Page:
Unemployment in the Great Shutdown
Unemployment claims have increased dramatically since the onset of the COVID-19 virus. The following table captures initial unemployment claims for the United States, California, Oregon, Washington, Arizona, Nevada, and Hawaii as a percent of civilian workforce.
As noted in the original blog, the release of the monthly unemployment rate data lags the initial (new) unemployment claims. The lag is a relatively minor issue in typical economic environments but with the large magnitude of initial unemployment claims as a result of the Great Shutdown, attempting to get the most up-to-date estimate of the unemployment rate is more difficult. All data used within this blog was obtained from the Bureau of Labor Statistics and the U.S. Department of Labor (Unemployment Claims) as well as state news releases.
It’s noted that the April 2020 measurement of 14.7% was relatively close to many estimates we read and were inline with our own estimate prior to the release of the unemployment rate. To continue documenting the magnitude of the entire effect that the Great Shutdown has been having on unemployment, for this blog we’ve built upon the unemployment rate of March 2020 (measured in February), which at that time was 4.4% during this same time there were 162,913,000 people in the civilian workforce, which is 4% higher than the estimated civilian workforce in April 2020. The April measurement indicates that there are 156,481,000 people in the civilian workforce. This blog won’t focus on the likely drop in the overall civilian workforce but rather the entirety of lost jobs as indicated by the overall number of people filing for unemployment claims since March. It is notable that some states appear to be having difficulty in getting good initial unemployment claims counted. For example, California had a substantial and unusual change in one of its weekly measurements. Future blogs related to this will consider other data to determine if employment is returning as the ‘Stay at Home’ and ‘Social Distancing’ orders are rescinded.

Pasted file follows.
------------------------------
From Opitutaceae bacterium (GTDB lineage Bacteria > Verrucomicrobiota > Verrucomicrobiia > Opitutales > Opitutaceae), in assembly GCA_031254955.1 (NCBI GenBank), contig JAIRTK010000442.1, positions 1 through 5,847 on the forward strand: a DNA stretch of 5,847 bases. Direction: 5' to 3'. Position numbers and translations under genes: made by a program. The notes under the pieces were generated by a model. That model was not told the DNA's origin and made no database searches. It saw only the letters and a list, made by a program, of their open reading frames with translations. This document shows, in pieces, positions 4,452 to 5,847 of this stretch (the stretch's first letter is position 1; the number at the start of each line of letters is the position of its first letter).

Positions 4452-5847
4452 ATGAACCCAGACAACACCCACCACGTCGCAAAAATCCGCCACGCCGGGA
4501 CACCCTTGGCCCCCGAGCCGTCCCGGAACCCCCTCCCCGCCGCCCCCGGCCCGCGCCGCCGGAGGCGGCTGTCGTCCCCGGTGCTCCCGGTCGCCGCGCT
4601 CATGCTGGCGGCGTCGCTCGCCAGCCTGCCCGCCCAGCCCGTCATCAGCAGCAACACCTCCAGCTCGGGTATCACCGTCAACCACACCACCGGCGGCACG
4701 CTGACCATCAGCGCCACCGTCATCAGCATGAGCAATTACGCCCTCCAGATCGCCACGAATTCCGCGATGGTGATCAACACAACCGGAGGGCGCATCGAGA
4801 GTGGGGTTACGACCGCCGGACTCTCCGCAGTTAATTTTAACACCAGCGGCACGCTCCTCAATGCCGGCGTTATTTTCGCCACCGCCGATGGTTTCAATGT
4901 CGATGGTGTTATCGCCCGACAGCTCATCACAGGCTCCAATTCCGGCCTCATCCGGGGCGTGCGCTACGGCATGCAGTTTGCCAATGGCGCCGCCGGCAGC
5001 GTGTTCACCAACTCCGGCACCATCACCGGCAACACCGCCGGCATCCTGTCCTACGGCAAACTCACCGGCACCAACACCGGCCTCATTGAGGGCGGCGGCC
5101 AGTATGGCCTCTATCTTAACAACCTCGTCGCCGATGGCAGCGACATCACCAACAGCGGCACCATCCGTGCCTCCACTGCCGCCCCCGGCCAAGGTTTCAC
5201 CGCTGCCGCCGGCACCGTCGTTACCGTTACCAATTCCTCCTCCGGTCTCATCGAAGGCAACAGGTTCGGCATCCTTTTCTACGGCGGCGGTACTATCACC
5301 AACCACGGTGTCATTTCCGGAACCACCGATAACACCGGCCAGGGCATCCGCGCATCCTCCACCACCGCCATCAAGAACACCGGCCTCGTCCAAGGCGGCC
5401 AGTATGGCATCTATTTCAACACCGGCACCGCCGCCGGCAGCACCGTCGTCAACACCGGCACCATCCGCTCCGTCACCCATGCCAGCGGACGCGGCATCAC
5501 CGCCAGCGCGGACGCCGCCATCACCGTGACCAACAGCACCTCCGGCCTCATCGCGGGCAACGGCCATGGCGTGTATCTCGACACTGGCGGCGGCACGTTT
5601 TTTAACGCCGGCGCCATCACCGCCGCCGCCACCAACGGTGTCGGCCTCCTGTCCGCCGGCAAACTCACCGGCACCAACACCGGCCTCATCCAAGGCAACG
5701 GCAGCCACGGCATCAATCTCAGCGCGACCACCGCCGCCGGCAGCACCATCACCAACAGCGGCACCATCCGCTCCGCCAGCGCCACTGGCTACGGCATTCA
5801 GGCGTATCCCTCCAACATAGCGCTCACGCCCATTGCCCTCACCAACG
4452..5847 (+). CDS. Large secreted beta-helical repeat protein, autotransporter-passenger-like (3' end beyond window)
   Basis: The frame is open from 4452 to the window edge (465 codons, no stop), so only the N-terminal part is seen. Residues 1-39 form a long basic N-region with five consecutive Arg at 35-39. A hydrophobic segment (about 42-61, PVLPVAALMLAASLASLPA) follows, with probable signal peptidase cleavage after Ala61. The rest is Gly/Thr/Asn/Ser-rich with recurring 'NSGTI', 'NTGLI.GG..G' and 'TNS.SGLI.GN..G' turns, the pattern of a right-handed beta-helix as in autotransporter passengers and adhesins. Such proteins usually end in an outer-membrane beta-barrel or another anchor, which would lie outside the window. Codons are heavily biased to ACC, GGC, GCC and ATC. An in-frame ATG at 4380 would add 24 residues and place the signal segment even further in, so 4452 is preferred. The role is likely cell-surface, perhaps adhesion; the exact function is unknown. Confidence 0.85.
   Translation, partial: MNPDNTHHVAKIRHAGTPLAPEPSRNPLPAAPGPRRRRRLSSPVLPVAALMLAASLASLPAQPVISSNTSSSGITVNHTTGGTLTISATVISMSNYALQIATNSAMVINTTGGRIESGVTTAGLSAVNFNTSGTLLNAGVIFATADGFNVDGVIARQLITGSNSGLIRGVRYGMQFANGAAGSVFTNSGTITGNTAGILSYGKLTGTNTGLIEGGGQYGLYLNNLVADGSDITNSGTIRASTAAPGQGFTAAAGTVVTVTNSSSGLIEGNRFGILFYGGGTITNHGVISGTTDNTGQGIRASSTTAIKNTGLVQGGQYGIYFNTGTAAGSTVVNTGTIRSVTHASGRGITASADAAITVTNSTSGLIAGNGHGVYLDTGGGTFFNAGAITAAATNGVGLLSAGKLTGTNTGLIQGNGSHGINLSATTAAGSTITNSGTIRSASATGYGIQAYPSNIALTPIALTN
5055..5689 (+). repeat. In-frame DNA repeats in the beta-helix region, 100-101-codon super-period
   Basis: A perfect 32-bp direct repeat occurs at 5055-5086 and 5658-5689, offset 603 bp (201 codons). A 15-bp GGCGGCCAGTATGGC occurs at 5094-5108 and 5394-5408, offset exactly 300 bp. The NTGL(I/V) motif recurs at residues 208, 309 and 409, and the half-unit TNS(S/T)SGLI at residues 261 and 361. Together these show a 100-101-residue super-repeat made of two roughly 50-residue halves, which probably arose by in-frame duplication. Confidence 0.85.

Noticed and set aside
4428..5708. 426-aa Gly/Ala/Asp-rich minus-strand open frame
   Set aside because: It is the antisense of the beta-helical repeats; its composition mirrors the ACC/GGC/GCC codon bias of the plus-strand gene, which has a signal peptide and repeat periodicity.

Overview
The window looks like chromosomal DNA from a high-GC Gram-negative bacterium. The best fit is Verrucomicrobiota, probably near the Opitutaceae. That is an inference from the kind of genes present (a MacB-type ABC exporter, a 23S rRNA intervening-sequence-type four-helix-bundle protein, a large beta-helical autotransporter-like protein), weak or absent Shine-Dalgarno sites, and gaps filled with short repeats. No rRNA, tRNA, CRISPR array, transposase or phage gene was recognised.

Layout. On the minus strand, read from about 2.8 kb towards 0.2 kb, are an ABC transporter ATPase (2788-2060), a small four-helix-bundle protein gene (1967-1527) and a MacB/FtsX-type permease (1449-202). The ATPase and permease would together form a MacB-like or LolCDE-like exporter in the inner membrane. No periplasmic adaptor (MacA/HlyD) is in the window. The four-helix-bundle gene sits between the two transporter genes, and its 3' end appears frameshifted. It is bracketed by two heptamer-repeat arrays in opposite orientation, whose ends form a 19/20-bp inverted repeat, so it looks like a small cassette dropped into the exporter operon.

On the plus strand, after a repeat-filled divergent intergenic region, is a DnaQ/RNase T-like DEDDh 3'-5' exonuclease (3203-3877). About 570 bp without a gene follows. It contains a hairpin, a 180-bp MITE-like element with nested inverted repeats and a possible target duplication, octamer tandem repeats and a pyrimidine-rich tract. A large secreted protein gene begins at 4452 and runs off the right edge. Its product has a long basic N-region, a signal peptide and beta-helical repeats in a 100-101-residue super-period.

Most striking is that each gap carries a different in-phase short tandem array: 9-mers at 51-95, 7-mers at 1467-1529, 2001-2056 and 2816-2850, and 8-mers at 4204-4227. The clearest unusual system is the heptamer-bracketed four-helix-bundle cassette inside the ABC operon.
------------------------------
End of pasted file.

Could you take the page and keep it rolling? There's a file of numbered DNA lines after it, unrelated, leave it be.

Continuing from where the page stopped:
The below summarized the initial unemployment claims from March 2020 through May 9, 2020 as a percent of the March 2020 civilian workforce.
As a visual reference, the below (left) chart depicts initial US unemployment claims over the above time period.
Initial unemployment claims since the Great Shutdown are extremely large by historical standards. The unemployment claims in the last two weeks have dropped off dramatically, which is likely the result of near term job losses that have already substantially occurred in specific hard hit sectors. It is still very early to anticipate the effects of the Great Shutdown on employment and the economy as a whole, however it appears that the last two weeks have somewhat leveled off. We anticipate future unemployment changes will likely include workers returning to work, as well as workers continuing to lose their jobs while the economy reopens. The below (right) chart shows the percentage change in employment by major industry with the four sectors having the biggest percentage change highlighted.
In this blog, we also showcase further details pertaining to the retail sector to help demonstrate the varying affects that the shutdown has had to specific employment sectors, which translates and informs us about economic pressures related to specific property uses.
In summary, the Great Shutdown has put an unprecedented non-market based pressure on the US economy, resulting in a dynamic situation in which the US unemployment rate is near/above the levels reported during the Great Depression. Uncertainty persists as each state prepares a recovery plan with warnings that the shutdown could stall or resume if the virus rises again. Considering the working capital of most business, if this uncertainty persists and the recovery is prolonged, significant bankruptcy filings and vacancies in properties occupied by specific property uses are anticipated in the future.
Aaron Taylor, MAI, ASA
Sr Vice President, Manager
Valuation Advisory Services
Investor Notice: As of the posting date of this information, significant financial market turmoil is being experienced due to the spread of the COVID-19 coronavirus. International equities and bond markets are exhibiting substantial volatility, there has been increasing uncertainty in the global markets as supply chains have been negatively affected, consumer demand is in decline, the stock market has strongly contracted in anticipation of reduced future earnings, and the salability of some types of commercial and residential real estate may ultimately be strained. The ultimate impact of the COVID-19 economy on markets is not yet known, and it is too early to fully assess the degree to which substantive impacts on property values or marketability will occur. Furthermore, every property has its own unique characteristics and risk parameters. Real estate market participants should seek the advice of real estate professionals prior to making real estate investment decisions.